AICTE extends ban on new engineering colleges till 2024

Published on Dec 21, 2021 03:44 PM IST

The All India Council for Technical Education (AICTE) will extend the ban on new engineering institutes in the country by another two years, until 2024, in view of the 45% seat vacancy reported across engineering institutes across India in 2020. The decision was announced at a stakeholder’s meeting held in Nagpur on December 17.

AICTE extends ban on new engineering colleges till 2024(HT file)
AICTE extends ban on new engineering colleges till 2024(HT file)
By, Mumbai

The All India Council for Technical Education (AICTE) will extend the ban on new engineering institutes in the country by another two years, until 2024, in view of the 45% seat vacancy reported across engineering institutes across India in 2020. The decision was announced at a stakeholder’s meeting held in Nagpur on December 17.

AICTE chairman Anil Sahasrabuddhe confirmed that the moratorium on opening of new colleges has been extended by two years. “A committee was appointed to once again study the current scenario. In their report, they have rightfully suggested the ban on new colleges be extended by two years. Seat vacancy in engineering colleges has only slightly improved, but for it to get better, this ban on new institutes needs to continue,” said Sahasrabuddhe.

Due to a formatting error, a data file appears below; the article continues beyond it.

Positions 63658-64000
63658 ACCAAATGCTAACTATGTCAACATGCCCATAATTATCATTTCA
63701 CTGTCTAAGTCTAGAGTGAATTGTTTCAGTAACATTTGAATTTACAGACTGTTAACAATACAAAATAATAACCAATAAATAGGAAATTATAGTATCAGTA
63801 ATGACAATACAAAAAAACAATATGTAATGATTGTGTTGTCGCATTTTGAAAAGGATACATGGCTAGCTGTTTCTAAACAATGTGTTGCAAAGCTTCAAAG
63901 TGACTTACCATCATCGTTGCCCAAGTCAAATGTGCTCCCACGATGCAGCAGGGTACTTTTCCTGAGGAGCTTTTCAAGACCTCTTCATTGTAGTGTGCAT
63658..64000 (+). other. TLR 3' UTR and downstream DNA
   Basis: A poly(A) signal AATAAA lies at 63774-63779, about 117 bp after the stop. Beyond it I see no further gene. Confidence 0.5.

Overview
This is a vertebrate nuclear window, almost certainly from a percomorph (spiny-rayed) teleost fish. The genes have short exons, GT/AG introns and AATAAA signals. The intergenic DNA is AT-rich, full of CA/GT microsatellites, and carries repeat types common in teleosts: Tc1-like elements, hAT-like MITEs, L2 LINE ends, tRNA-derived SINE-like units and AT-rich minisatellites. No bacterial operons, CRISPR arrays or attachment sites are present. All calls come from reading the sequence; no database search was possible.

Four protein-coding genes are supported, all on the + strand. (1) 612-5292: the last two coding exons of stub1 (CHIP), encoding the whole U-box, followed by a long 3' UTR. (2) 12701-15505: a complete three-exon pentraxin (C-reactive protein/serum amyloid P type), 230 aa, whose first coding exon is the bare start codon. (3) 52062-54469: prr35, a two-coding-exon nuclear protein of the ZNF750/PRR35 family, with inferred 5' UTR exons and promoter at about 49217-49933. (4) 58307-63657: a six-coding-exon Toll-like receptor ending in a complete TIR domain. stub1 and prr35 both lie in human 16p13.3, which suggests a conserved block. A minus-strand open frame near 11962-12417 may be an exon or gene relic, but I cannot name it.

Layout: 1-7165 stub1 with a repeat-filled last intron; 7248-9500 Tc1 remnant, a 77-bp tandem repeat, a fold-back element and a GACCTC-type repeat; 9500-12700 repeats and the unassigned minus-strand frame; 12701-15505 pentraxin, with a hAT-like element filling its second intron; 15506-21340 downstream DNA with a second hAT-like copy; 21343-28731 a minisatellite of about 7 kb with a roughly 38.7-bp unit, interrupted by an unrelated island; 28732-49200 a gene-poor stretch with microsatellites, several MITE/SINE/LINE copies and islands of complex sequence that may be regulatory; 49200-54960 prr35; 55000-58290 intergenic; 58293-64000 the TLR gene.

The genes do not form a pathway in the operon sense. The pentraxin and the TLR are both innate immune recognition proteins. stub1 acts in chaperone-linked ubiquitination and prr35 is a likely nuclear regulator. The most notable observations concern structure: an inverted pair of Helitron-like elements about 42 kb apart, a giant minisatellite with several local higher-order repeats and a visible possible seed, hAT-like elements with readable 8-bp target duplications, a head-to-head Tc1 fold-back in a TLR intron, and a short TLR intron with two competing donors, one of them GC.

With admissions to engineering colleges on the decline in the past five years – from 3 million engineering seats (undergraduate, postgraduate and diploma included) in 2015-16, the intake capacity dropped to 2.4 million in the 2020-21 academic year - AICTE had called for a two-year ban on new engineering institutes from academic year 2020-21. With the implementation of the two-year blanket ban on new engineering institutes, AICTE in 2021 accepted closure applications of 63 institutes, while 32 institutes applied for withdrawal of approval and a staggering 500 institutes around the country did not apply for continuation of approval for the 2021-22 academic year.

“New institute approvals have only been allowed in districts with not enough government-funded engineering institutes in order to give aspirants the option of studying closer to home. In the last two years, only government-funded new institute approvals have been accepted in order to ensure engineering seats are affordable for students,” added Sahasrabuddhe.

The situation seems to be slightly improving in the past couple of years, said experts. In Maharashtra, BTech (undergraduate engineering degree) applications went up by almost 15% this year—from 96,333 admission registrations in 2020, the confirmed applications stood at 1.1 lakh this year. The total intake capacity for BTech course stands at 1.3 lakh in the state this year.

After two rounds of common admission process (CAP), conducted by the state common entrance test (CET) cell, only 64,623 students have managed confirm their admissions in the course as yet. “We are extending the admissions deadline after every CAP round to give students more time to complete the process, but the number of admission confirmation is not as expected,” said a senior official from the state CET cell. This means after two rounds of admission, nearly 50% BTech seats remain unclaimed in the state at present.

“Popular courses among students at present are the new age courses including artificial intelligence (AI) and data science among others, especially because of the jobs being offered in these sectors. However, colleges in rural parts of the state are still struggling to fill up seats and this is adding to the overall seat vacancy figures,” said the principal of a private engineering college in Mumbai.

 

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